Is it possible to win a job “without experience”?
He’s eighteen. Instead of going to college, he:
And when he started the hunt for his first startup job, he did something a little different than normal.
Nick Black is a founder and the CEO of GoodUnited, a startup helping nonprofits leverage the power of Facebook fundraisers. A few months ago, him and his team went on the hunt for a customer support specialist.
There were a lot of candidates. GoodUnited was looking for someone with experience and a degree–two things a lot of candidates had.
But Hunter didn’t send out a resume.
Instead, Nick saw a video Hunter had on his Crash pitch to pitch himself to hiring managers. In the video, Hunter immediately steals your attention by flipping on-screen in a gymnasium.
“My resume was really bad because I just didn’t feel like putting the effort into it,” Hunter said. “But my Crash pitch is a lot more interactive.”
“The moment I saw him flipping off a trampoline,” Nick writes, “I knew I wanted to hire him.”
They contacted Hunter and interviewed him twice. “I had no idea what I was going into,” Hunter told us. “But I just kind of rolled with it.”
Then the interviews went really well. They were impressed–Hunter already had some experience doing the kind of optimizations needed in the role. And he’d been a sous chef–which built some great customer service skills.
Then a few months passed. GoodUnited continued interviewing other candidates.
But none of the others impressed the founders as much as Hunter.
“Watching him do flips on that trampoline,” Nick said, “I could imagine him bending over backwards—literally—to serve our customers. Experience isn’t the only determining factor in the hiring process. I’d rather have someone like Hunter who’s hungry to learn, isn’t afraid to ask questions, and absorbs knowledge like a sponge–over a know-it-all who thinks they’ve arrived.”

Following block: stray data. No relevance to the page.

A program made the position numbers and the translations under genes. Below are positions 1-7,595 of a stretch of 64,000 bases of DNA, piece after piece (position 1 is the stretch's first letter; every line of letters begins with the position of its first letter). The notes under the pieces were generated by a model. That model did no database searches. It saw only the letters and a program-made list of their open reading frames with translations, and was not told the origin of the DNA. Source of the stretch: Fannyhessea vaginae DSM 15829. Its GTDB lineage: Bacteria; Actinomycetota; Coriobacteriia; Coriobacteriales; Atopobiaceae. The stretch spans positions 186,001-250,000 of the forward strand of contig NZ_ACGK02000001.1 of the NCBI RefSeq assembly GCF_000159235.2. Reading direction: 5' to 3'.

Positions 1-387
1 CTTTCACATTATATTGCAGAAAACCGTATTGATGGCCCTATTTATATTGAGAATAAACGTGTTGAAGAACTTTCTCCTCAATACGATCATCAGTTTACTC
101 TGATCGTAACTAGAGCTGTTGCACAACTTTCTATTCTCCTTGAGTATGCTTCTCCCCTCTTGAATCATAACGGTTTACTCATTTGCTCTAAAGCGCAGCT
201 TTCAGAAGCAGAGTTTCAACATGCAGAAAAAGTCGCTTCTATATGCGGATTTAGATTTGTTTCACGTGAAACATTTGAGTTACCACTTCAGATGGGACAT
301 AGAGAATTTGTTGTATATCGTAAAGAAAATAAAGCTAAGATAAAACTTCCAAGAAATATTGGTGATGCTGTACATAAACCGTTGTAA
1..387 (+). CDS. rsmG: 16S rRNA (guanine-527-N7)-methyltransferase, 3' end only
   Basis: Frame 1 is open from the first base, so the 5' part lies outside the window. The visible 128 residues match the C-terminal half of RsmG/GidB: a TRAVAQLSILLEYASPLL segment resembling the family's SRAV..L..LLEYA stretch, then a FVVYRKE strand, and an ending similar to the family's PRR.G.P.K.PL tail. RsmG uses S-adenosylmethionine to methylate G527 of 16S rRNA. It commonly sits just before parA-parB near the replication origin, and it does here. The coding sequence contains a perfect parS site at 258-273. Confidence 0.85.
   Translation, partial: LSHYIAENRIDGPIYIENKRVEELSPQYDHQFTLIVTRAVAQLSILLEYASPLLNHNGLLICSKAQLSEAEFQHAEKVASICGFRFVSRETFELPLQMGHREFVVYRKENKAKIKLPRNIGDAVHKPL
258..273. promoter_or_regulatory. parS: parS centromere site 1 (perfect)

Jeremy Berman, a founder at GoodUnited, agreed. “After just a few minutes of interviewing him, I realized I was much too quick to judge him. His was exactly the kind of enthusiasm we were looking for.”
So they hired him.
Hunter excitedly said, “I just kind of moved to Charleston. I think it was within two weeks. It’s awesome.”
It started with a video of him flipping off a trampoline.
But it’s more than just that flip. Hunter went above and beyond in the entire job-hunting process. Instead of saying on a resume, “I’m going to be awesome at customer success,” he showed how his experience as a sous chef and a self-taught coder would transfer wonderfully to a startup customer success job. He highlighted the value he created and the value he could create again. And he brought in a level of excitement that, after seeing, makes him immediately stand out.
Hunter’s now an optimizations specialist at GoodUnited, where he works directly with the founders in a technology-focused role. “I’m able to practice my technical skills,” he says, “as well as customer success and operations and basically everything. I get to work really closely with everyone. I get to sit in on their developer calls, so I get to learn.”
He wasn’t the obvious choice for their customer success opening on paper.
But he got that top spot after they saw his 1:37-minute video.
“Watching him do flips on that trampoline, I could imagine him bending over backwards—literally—to serve our customers.”– Nick Black, CEO of GoodUnited
Thinking about taking a page out of Hunter’s book and breaking into customer success at a startup? Visit our customer success resource page to learn why it’s a great role to gain valuable real-world experience and develop skills that’ll help you get a get a head start professionally.